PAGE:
Good day! We were looking at a very narrow bias heading into Thursday's session. The market had already fallen sharply off last week's highs and was beginning to reach an exhaustion point on the 60 minute charts. As discussed in yesterday's column, I was left with a focus upon daytrade action that would take advantage of a sideways type of market with the expectation that it would be difficult for the indices to make any substantially lower low by week's end. This exhaustion, however, was still not a reason to switch gears completely. The pace of the selloff into daily support levels meant that it would also be unlikely that a rapid recovery would set in.
Dow Jones Industrial Average (Figure 1)
Although I began to look for the start of a correction off lows heading into Thursday, the downtrend move did not relinquish control quickly. Slower upside afterhours on Wednesday left the index futures facing a strong short setup on the 15 minute charts. This triggered around midnight and gained momentum just a couple of hours later. This early-morning drop took the index futures to slightly lower lows compared to Wednesday.
Despite the strong selloff, the regular trading session began relatively unchanged. This was the result of a recovery off premarket lows that included a strong PhoenixTM buy strategy. This setup can be viewed on the 15 minute chart of the Nasdaq. The rally that followed took the indices back into the zone of previous highs, which hit around 10:30 a.m. ET before selling resumed. A third low was hit at approximately 14:00 ET on Thursday.
S&P 500 (Figure 2)
This series of slightly lower lows in the indices, particularly the S&P 500 and Dow Jones Ind. Average, is a part of a pattern I call a "Momentum Reversal" because it involves the shift the momentum of the buying or selling. The shift was not enough to propel the indices higher, but it was enough to confirm that the market was dealing with corrective action off the Nasdaq's 50-day moving average. The indices easily held the lows and made their way back to the upper end of the 60-minute trend channel. The market is still favoring further corrective action at this zone of daily support.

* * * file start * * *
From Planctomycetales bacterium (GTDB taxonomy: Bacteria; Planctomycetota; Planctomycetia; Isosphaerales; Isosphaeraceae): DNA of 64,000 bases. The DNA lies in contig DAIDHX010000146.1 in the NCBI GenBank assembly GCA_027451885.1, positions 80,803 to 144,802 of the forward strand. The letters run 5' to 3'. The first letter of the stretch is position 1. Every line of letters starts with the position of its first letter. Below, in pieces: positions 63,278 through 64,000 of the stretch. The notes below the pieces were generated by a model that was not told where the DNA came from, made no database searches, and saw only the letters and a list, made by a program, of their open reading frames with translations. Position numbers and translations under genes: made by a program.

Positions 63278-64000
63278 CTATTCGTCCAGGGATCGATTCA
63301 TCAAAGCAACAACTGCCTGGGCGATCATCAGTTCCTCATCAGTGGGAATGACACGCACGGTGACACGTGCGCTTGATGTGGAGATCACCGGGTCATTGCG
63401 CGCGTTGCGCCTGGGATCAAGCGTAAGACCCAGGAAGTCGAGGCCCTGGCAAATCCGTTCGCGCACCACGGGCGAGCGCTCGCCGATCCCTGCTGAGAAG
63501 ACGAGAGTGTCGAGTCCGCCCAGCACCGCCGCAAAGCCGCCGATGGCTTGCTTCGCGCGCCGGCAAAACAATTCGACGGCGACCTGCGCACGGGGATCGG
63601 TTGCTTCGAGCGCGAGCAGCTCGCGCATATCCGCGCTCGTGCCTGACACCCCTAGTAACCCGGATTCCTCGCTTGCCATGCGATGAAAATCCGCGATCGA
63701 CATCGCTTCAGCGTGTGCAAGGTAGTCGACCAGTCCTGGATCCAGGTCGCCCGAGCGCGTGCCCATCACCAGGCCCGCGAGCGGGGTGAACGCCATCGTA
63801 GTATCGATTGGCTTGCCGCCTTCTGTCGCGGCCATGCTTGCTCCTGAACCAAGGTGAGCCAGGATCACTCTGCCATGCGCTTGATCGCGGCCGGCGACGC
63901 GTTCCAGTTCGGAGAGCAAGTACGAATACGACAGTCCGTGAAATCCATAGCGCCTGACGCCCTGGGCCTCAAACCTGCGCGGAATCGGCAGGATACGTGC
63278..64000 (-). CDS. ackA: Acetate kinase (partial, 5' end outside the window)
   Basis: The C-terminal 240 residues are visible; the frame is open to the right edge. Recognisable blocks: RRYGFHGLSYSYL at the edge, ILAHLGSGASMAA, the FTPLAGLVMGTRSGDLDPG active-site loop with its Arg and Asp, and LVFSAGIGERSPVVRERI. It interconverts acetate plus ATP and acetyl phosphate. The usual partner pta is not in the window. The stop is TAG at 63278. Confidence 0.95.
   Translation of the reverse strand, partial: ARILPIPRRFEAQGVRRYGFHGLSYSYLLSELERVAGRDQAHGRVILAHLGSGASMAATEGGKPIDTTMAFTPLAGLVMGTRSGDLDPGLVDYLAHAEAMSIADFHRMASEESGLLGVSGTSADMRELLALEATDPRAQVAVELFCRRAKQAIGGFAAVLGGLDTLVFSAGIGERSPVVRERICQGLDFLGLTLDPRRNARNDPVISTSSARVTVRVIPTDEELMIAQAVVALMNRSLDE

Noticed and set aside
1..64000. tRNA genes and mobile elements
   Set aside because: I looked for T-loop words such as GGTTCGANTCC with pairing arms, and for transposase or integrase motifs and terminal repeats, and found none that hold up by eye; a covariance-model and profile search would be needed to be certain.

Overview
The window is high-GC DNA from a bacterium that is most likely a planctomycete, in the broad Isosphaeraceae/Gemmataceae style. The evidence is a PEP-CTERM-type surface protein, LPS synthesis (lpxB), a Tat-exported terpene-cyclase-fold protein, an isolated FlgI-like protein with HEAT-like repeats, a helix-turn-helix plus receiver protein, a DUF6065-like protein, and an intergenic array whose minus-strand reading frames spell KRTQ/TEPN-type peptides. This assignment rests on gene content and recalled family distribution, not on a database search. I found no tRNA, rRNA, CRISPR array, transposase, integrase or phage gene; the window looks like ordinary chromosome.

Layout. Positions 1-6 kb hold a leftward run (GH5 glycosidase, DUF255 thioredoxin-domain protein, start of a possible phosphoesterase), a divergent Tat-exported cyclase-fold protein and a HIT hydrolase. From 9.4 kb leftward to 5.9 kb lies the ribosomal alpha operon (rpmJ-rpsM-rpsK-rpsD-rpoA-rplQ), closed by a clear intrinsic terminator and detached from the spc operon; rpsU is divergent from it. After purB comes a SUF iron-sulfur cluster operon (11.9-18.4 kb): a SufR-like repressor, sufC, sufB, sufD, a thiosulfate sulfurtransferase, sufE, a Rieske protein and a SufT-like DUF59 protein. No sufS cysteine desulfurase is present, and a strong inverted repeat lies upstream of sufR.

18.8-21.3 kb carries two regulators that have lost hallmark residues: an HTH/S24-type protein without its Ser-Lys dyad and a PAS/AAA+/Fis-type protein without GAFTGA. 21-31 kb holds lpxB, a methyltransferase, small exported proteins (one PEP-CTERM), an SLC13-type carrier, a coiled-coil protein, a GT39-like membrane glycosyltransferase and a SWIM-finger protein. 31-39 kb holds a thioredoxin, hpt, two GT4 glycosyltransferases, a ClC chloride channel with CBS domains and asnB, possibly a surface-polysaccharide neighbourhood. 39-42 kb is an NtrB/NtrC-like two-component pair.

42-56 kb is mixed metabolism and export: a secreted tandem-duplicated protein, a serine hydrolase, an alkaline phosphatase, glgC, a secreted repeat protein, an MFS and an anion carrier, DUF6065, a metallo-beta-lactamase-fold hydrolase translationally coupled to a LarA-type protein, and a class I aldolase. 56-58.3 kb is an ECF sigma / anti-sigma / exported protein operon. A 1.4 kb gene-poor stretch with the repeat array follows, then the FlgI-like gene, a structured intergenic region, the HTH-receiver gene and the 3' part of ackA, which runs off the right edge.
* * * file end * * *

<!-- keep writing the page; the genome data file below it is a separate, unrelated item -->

Nasdaq Composite (Figure 3)
The Dow Jones Industrial Average ($DJI) had a loss of 37.28 points, or 0.31%, and closed at 12,068.50 on Thursday. Twelve of the Dow's thirty index components posted a gain for the day. The top performer was General Electric (GE) (+1.73%). It was followed by gains in Boeing (BA) (+0.75%), Pfizer (PFE) (+0.75%), and Disney (DIS) (+0.69%). Hewlett Packard (HPQ) (-3.26%) once again topped the loser's list, but Travelers (TRV) (-1.80%), WalMart (WMT) (-1.77%), Procter & Gamble (PG) (-1.71%), and Bank of America (BAC) (-1.41%) were also big losers.
The S&P 500 ($SPX) fell 1.30 points, or 0.1%, and closed at 1,306.10. The strongest performers in the index were Priceline (PCLN) (+8.53%), Perkinelmer Inc. (PKI) (+6.90%), Advanced Micro Devices (AMD) (+6.43%), and MetroPCS Communications (PCS) (+6.03%). The largest percentage losers were Newmont Mining Corp. (NEM) (-7.36%), Sears Holdings Corp. (SHLD) (-5.54%), Tesoro Corp. (TSO) (-5.35%), and ETrade Financial Corp. (ETFC) (-4.80%).
The Nasdaq Composite ($COMPX) ended the session higher by 14.91 points, or 0.55%, on Thursday and it closed at 2,737.90. NII Holdings Inc. (NIHD) (+7.67%), Ctrip (CTRP) (+4.64%), and First Solar (FSLR) (+4.53%) followed Priceline (PCLN) (+4.53%) as the Nasdaq-100's gainers. The top losers were Sears Holdings (SHLD) (-5.54%), Mylan Inc. (MYL) (-1.47%), Yahoo (YHOO) (-1.27%), and Vodaphone Group (VOD) (-1.23%).
Despite the technical reasons behind Thursday's price action in the markets, news headlines also continue to make waves. They have been particularly focused upon the unrest in the Middle East, hence influencing commodity prices on goods such as oil, silver, and gold.
In other news, initial unemployment claims fell 22,000 last week to 391,000. The four-week moving average for claims fell to 402,000, which is the lowest it has been in about two and a half years.
Orders for durable goods jumped in January by 2.7%, but this number was in line with expectations.
New homes sales, however, were dismal. The Commerce Department reported that new-home sales on homes in the U.S. fell substantially to a seasonally adjusted rate of 284,000 homes last month. Last year was the worst in nearly half a century and Thursday's data was another blow to the housing sector.
Unless otherwise stated, the index action described in this article relates to the E-mini futures contracts for the respective indices. Actual index action may differ slightly in terms of pattern formation, although the market bias will remain the same.
Toni Hansen is president and co-founder of the Bastiat Group Inc., DBA Trading From Main Street. Toni is one of the most respected technical analysts and traders in the industry. She has been trading and educating new traders, money managers, professional market analysts and traders throughout the boom and bust of the last decade. She has worked in conjunction with some of the world's top financial exchanges. Learn more about Toni Hansen and the educational services she provides through her website at http://www.tonihansen.com.